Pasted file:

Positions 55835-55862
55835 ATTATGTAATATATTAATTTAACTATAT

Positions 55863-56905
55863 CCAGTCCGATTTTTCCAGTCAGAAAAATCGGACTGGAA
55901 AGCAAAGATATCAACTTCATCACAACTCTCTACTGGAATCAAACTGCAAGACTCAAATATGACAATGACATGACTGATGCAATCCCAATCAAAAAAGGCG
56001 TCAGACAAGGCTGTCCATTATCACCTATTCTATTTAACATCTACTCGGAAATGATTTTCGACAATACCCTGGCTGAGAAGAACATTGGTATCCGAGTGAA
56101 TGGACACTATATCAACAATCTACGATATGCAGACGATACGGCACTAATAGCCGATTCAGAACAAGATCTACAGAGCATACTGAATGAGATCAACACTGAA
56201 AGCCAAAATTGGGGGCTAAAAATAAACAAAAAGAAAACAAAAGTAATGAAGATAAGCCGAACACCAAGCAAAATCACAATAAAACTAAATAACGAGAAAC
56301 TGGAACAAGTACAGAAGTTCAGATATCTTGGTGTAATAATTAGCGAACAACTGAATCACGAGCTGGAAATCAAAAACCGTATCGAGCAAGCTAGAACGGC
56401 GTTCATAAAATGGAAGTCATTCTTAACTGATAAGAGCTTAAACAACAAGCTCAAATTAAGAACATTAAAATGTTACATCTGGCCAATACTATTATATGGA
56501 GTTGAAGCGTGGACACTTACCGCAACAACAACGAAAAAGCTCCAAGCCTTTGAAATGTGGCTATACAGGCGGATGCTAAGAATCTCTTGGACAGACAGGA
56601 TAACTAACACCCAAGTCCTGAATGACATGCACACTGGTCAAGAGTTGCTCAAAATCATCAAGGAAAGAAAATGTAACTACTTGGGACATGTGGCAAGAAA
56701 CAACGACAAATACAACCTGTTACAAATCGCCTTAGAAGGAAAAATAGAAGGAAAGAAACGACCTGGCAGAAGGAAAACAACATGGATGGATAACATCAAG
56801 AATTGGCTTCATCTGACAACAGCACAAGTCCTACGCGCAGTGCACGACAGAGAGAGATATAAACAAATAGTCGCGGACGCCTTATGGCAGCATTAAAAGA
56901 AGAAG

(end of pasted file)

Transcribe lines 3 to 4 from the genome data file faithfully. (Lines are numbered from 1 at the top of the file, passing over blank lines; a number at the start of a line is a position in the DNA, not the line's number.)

Positions 55863-56905
55863 CCAGTCCGATTTTTCCAGTCAGAAAAATCGGACTGGAA